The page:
You're about to spend four years of your life on a college campus; you need to make sure it feels right. So hit the road—we did! We took three typical road trips: East Coast, West Coast, and in between. By the way, college visits don't have to mean hours on the interstate. Use our Directory to locate schools near you and walk through the gates. You may find what you're looking for.
Going to a state school close to home makes sense for many students, and with 16 public colleges and universities, North Carolina has a strong state system. We looked at three possibilities: a historically black university, the state's flagship school, and a liberal arts college. Then, to sample what neighboring states had to offer, we drove north to Blacksburg, Va.
Of all the state university system's 16 campuses, UNC-Asheville is the only liberal arts college. It sits 2,000 feet up in the Blue Ridge Mountains in a town that rated a mention this year in The Geography of Bliss: One Grump's Search for the Happiest Places in the World. The book's author, Eric Weiner, traced happiness to relationships with family, friends, strangers, and the environment; UNCA stresses the importance of relationships in the teaching of the liberal arts as well.
Faculty are your friends: That's the message for incoming freshmen. After moving in, students are lined up and marched through two robed lines of cheering faculty members. In the liberal arts tradition, faculty are considered the experienced students of the culture's great minds, whose purpose is to assist less experienced students.
In upper-level courses, students are encouraged to follow their interests. David Cox, a senior from Greensboro, N.C., majoring in political science, researched Asheville's black community under the guidance of Dwight Mullen, a faculty member with a Fulbright scholarship on his résumé. Among his findings: The proportion of African-Americans in the county jail was almost double their proportion of the local population. Mullen helped Cox organize a conference where he made his report last year.
Literature and psychology are the most popular majors at UNCA, but when the faculty voted to expand a few years back, they chose to use a Kellogg Foundation grant to develop a curriculum in health and wellness. The impetus was Asheville's rep as a mecca for alternative medicine, but it was a lucky selection, too, given the attraction the Blue Ridge has developed for retirees. Majoring in health and wellness requires knowledge of anatomy, physiology, psychology, and sociology—plus issues such as poverty, says Keith Ray, who chairs the department.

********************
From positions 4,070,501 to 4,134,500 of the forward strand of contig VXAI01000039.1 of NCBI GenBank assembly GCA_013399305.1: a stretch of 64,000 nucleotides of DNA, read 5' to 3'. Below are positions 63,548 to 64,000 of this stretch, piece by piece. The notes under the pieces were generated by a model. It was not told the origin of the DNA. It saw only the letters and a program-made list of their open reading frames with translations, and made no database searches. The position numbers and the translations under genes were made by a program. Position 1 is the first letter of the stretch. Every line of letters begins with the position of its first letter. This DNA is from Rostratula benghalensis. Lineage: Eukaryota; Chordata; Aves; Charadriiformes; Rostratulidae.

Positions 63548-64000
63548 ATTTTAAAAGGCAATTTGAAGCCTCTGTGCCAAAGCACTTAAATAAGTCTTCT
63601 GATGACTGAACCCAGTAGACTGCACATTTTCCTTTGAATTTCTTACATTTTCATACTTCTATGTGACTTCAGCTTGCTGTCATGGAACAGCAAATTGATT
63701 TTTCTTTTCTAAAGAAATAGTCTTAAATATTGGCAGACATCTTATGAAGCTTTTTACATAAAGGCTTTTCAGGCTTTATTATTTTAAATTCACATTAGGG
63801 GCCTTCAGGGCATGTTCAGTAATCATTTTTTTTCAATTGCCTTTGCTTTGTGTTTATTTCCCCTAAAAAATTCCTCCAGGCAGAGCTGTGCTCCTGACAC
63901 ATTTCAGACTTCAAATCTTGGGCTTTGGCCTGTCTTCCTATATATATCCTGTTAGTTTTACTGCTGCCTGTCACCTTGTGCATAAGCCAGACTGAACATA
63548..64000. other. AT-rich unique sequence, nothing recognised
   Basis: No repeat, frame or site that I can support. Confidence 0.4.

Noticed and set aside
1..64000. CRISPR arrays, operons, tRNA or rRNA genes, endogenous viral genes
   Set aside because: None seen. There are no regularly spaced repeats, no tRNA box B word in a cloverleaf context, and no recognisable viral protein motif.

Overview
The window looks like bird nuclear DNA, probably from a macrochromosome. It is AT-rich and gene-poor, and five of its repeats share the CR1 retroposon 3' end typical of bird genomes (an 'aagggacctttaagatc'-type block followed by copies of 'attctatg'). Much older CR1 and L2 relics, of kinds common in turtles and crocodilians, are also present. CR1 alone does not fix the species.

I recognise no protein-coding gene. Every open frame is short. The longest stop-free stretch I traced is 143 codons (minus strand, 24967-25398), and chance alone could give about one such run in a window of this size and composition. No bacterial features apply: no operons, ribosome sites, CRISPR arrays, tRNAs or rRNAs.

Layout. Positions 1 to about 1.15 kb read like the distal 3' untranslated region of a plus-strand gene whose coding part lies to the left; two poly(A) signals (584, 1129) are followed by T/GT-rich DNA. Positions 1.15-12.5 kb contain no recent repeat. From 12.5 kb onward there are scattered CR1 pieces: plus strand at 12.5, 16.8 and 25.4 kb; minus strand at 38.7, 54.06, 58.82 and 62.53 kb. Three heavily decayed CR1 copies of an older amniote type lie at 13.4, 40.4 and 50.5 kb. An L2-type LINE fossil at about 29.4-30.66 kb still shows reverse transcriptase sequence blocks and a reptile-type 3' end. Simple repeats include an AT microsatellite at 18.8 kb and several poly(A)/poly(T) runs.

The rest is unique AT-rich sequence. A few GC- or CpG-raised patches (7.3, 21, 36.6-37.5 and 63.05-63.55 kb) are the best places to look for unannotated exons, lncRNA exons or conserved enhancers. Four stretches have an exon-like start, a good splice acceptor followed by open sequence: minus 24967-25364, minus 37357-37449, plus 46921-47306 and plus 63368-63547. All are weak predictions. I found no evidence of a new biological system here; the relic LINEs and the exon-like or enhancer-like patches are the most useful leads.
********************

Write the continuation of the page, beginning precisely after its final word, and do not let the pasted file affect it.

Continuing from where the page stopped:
Morgan Silverman, a senior who has gone on to grad school at the University of Southern California, got time from professors in 24 classes to survey students about their experiences with chronic pain. Two faculty members asked her how she wanted to use the information she had gathered; she opted to share it with university health services before trying for publication in a national journal. "You can't ask for more than to be taken seriously as a researcher if that's what you want to do," says Silverman, who came to UNCA from Boulder, Colo. Silverman applied to four small schools that offered research experience. "UNC-Asheville was the cheapest," she says. "I won't be paying back student loans for the rest of my life."
Asheville is large enough to attract big-name bands to the Orange Peel downtown and features bluegrass music at Jack of the Wood. In the works: a craft campus with studios for glass blowers, ceramics makers, woodworkers, and others.
More About UNC-Asheville
Plus factor: Passionate student body—fliers, posters everywhere
Undergrad enrollment, fall '07: 3,663
Est. annual cost, '07-'08 (tuition, fees, room and board): in state: $10,394; out of state: $21,384